It is impossible to like a person with these behaviours, so do not feel bad about that. NIH and Harvard research show there is almost a 50% genetic component to BPD, so the therapists who try to blame parents, particularly mothers have it wrong. I have 3 children all born within a 4 year timeframe, the other 2 are fine,without any of this behaviour and are frankly appalled by it.  My ex husband and his mother showed strong signs of it. (undiagnosed but miserable)                                     
The way my daughter perceives the world is very skewed. She was a happy child and everything changed during adolescence. Rages, impulsivity, self harm and a total lack of empathy which persists. She has dropped out of college repeatedly, cannot hold a job or be in any way fiscally responsible.
 She is intelligent, articulate, charming and talented, so many around us who never see the dark side are puzzled at  the stasis and lack of progress in her life.It is a lonely and painful journey for a parent and as the graduation and wedding invitations come in for friends and cousins, we put on our brave faces and we  soldier on. These few strategies help me cope.
I find it helpful to insulate myself emotionally from the onslaughts .
I refuse to be bullied and remove myself immediately when it starts.
I enforce my boundaries in my home.
While viewing her with compassion I refuse to be manipulated.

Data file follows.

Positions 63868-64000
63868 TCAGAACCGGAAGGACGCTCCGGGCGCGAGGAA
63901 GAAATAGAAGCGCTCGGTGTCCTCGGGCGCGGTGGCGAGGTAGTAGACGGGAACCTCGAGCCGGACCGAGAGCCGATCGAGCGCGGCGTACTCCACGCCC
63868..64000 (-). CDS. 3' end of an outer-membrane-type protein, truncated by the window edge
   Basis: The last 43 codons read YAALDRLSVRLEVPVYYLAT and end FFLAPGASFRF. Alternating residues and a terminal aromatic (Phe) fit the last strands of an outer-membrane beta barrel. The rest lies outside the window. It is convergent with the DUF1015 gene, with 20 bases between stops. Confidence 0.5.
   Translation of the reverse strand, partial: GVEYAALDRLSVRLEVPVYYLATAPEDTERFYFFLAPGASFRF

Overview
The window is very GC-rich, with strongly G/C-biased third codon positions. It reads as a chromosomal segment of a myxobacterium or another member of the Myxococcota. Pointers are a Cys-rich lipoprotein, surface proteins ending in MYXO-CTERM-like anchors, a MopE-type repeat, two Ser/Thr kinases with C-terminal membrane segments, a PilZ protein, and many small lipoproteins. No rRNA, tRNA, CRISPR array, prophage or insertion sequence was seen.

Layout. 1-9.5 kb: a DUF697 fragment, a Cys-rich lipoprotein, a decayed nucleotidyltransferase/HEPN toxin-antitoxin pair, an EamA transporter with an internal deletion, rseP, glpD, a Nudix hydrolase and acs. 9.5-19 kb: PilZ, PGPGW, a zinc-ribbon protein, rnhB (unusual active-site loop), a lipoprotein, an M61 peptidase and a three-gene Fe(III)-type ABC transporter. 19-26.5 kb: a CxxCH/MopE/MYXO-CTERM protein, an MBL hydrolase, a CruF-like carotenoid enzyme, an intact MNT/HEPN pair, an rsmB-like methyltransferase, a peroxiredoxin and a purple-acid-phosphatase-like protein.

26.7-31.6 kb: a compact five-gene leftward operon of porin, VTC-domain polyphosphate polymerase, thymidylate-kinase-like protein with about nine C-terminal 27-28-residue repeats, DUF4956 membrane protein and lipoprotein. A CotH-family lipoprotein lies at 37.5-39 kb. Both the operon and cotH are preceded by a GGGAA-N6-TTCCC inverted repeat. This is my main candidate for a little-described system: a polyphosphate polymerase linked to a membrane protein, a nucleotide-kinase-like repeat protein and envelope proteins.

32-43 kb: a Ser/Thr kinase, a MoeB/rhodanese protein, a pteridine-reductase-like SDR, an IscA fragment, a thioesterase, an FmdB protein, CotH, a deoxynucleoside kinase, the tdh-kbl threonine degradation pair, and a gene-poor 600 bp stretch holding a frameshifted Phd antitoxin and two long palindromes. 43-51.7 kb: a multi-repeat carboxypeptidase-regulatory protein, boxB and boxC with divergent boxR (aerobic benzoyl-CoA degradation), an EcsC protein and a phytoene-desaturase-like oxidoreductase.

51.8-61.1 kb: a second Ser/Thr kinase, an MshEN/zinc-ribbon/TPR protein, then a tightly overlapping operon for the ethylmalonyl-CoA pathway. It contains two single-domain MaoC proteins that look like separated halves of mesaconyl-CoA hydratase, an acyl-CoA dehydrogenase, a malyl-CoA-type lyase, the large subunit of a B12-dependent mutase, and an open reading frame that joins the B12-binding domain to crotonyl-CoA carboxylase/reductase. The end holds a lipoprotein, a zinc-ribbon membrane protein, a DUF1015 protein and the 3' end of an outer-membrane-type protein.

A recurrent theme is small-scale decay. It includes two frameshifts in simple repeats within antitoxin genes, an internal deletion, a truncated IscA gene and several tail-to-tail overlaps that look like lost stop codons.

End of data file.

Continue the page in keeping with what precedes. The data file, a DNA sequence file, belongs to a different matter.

I accept this is my daughter as she is and not the idealized child. I can grieve this painful loss and then I must move on.
I have a support system that I can confide in when needed.
Remember you are not alone. There seems to be an epidemic of this in modern culture, but that's a whole other topic. Hang in there!
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PeaceMom
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What is your sexual orientation: Straight
Who in your life has "personality" issues: Child
Posts: 546


« Reply #5 on: February 03, 2020, 02:03:20 PM »

MdMom,
My DD19’s behavior is similar. She told me this morning that she “gets money from friends” to help pay for her bills. She does work 2 jobs which is a miracle after being fired from between 8-10 (I lost count). I see it simply as very very poor, self destructive coping skills not much different that drug abuse. That hardest part for me is trying to remember that in her mind this behavior isn’t really a choice she makes with her prefrontal cortex as a default for her. We are not going to throw our DD out via eviction so we have very little we can take away As a consequence. She pays for her car and her cell phone and her basic expenses.